Two white academics—one from Britain and the other from the Netherlands—have been forced to flee for their lives from Papua New Guinea after trying to persuade their employers at two universities that cheating, an inability to do simple math, and the appointment of staff on tribal allegiances rather than merit, was a bad idea.
A graduation ceremony at the PNG University of Technology.
The nearly-comical antics of the two whites—both race-denying liberals who thought they were just “taking up a new job” and who now must surely be baffled at their adventures—came to light after the UK’s Telegraph newspaper reported that Professor John Warren, who had “left Wales to take up his new academic role two years ago in Papua New Guinea he believed he had found the job of his dreams.”
“The exotic country, nestling in the southwestern Pacific Ocean just north of Australia, seemed the idyllic location for the plant biologist and his wife, Cathryn, to settle,” the Telegraph continued.
But, as the new vice-Chancellor of country’s University of Natural Resources and Environment “he discovered the perils of trying to rid the institution of cheating.
“And it culminated in him being threatened with jail by a colleague and being told to ‘get out of there’ before flee under cover of the night to fly to Australia.”
According to the report, Professor Warren resigned from his post at Aberystwyth University in Wales two years ago to fly to his new post halfway on the other side of the globe.
But his “attempts to crack down on cheating, improve academic standards and appoint staff based on merit rather than tribal allegiances ruffled the feathers of university staff who took umbrage at his reforms.”
“Most staff didn’t understand that to pass a degree you have to get 50 per cent overall,” he told The Sunday Telegraph.
“They couldn’t calculate percentages and there were a huge number of errors. There was no standard marking criteria.”
Professor Warren said he established simple procedures, like using spreadsheets to calculate marks. But there were “bells ringing almost instantly” with fellow university staff telling him to “just concentrate on getting money in and we’ll run the university.”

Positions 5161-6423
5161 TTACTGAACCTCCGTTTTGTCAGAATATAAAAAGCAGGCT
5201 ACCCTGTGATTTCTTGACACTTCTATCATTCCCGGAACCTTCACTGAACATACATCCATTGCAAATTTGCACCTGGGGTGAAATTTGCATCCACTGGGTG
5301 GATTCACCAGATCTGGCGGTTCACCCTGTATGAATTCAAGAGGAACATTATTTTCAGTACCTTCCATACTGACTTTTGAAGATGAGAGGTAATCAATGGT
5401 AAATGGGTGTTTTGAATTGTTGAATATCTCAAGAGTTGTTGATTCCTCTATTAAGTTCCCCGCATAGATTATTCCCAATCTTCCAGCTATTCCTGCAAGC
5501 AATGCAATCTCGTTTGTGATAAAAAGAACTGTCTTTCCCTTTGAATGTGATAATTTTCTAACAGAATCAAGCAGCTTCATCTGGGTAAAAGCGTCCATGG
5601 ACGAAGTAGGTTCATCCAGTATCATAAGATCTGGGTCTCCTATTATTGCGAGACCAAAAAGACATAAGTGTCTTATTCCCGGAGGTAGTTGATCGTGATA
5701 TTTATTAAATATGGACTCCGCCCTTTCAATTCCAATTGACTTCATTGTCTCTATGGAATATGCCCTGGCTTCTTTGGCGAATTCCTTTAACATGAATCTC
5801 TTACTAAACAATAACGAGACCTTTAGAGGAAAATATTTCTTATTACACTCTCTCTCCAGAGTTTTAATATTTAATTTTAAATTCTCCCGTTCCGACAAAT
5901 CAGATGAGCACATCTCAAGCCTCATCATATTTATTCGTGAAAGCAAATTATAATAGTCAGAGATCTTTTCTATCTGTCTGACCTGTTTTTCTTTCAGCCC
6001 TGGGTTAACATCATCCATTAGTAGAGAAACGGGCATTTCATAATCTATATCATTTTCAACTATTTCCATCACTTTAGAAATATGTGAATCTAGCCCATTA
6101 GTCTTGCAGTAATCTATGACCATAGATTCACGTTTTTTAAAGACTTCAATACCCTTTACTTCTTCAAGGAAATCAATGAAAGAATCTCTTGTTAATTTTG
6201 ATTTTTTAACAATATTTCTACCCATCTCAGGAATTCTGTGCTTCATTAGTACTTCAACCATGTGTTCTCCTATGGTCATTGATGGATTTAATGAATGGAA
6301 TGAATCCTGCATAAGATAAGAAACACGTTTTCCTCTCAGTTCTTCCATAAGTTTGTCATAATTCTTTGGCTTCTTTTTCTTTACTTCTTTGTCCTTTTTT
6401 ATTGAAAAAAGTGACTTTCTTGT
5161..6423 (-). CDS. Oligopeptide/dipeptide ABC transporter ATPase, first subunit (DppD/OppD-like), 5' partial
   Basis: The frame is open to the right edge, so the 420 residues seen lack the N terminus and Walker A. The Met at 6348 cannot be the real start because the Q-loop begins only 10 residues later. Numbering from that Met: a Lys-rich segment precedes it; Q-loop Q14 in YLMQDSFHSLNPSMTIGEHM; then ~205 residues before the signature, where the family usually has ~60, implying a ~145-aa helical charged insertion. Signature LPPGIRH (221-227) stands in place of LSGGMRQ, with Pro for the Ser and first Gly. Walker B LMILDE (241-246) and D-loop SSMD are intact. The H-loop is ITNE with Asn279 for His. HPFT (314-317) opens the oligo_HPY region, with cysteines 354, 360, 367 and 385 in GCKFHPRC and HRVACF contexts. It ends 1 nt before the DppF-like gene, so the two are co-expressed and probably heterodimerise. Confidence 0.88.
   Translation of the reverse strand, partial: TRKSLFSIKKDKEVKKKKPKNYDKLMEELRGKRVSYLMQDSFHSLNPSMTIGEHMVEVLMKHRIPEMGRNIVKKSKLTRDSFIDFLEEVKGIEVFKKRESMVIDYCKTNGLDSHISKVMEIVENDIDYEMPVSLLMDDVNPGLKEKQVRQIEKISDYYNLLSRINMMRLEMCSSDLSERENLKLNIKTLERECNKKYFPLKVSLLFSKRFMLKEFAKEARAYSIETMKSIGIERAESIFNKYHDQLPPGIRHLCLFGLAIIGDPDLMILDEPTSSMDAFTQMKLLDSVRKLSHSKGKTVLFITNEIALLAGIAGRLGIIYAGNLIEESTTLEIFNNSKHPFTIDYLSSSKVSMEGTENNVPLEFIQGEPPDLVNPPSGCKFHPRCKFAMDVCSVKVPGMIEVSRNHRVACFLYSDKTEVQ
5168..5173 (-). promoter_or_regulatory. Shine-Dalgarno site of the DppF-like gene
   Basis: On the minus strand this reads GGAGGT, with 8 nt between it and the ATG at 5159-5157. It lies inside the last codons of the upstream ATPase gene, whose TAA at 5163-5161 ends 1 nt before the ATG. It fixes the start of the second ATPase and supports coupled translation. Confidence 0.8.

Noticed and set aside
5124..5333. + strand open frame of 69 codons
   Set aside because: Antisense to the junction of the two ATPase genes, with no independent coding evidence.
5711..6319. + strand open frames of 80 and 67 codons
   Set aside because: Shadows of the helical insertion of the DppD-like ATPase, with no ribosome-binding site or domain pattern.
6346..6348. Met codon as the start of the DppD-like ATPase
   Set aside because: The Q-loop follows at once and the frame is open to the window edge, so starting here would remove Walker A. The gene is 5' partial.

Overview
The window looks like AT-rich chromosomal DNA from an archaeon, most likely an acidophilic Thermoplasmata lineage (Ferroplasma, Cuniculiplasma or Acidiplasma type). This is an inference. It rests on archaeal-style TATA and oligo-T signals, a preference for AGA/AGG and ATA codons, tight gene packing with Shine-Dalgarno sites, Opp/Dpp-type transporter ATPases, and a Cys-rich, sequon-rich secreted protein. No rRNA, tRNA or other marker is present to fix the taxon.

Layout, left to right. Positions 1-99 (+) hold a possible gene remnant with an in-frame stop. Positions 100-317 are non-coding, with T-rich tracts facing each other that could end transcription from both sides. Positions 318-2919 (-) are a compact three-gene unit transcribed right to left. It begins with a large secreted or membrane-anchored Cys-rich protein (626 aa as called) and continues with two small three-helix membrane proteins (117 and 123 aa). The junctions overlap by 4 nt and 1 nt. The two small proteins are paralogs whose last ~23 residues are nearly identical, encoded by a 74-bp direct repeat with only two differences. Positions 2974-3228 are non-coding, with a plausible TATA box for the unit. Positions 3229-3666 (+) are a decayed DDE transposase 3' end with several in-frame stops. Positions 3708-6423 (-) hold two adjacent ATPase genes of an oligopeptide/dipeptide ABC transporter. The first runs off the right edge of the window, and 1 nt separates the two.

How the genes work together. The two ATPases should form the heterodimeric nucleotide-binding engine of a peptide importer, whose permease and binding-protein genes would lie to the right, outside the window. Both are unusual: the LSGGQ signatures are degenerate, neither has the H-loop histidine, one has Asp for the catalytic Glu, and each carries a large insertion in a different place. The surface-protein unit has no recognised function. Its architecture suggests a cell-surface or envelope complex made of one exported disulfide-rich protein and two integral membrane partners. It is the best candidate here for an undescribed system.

Professor Warren told how “none of the university council really had any genuine interest in students and academic standards. It was all about political power and manoeuvring.”
The fall out came to ahead at a university council meeting last month which he said made his position “untenable”. He was also visited by a high ranking university colleague who appeared to threaten him.
“He said: ‘I’ve only come because I heard rumours that you are telling people I want to be vice-Chancellor.’
“I told him: ‘It’s not true’. He made it very clear that for something as trivial as that he could find people who could stand up in court and back him up.
“What he was doing was saying that ‘I can take you to court and put you in prison any time I like’.”
Professor Warren said this was “not an insignificant threat” because the Papua New Guinea laws are particularly tough on libel.
“Once you have a court order served on you, you can’t leave the country because immigration will stop you,” he said. “Court cases go on for years, however ludicrous.”
He said he asked the British High Commission for advice and was simply told to “just get out of there”.
Professor Warren resigned before his wife smuggled him off the university campus after nightfall. He then spent 48 hours hiding in a friend’s house before flying to Australia and eventually home to Wales.
Professor Warren’s experience “echoed that of Albert Schram, the Dutch vice-Chancellor of Papua New Guinea’s University of Technology, whose attempts to root out fraud in the institution led to claims from his colleagues that he faked his doctorate.”
Professor Schram fled the island in May after being released on bail.
According to a report in The Australian, Professor Schram was dismissed by the university’s council in February after being accused of not verifying his PhD credentials.
Professor Schram was arrested shortly after resigning and had his passport confiscated on a trumped-up charge. It took about three weeks, and various court hearings, for the former Vice Chancellor to get his passport back and leave the country.
His case attracted the attention of Australian academics, who said Professor Schram’s doctorate credentials could be seen online.
“Bullying foreign academics seems to be ‘a la mode’ in PNG at the moment,” Professor Schram said this week, referring to Professor Warren’s case.
“My politically motivated and wrongful dismissal . . . was condoned, if not orchestrated, by some members of the government of PNG.”
The exodus of academics from PNG universities would continue, he predicted. A department head at the University of Technology had left the country “hastily”, and other foreign academics also were reported to have left.
- According to all scientific IQ tests, the average IQ in Papua New Guinea is 83. This is in the officially classified “dull” category.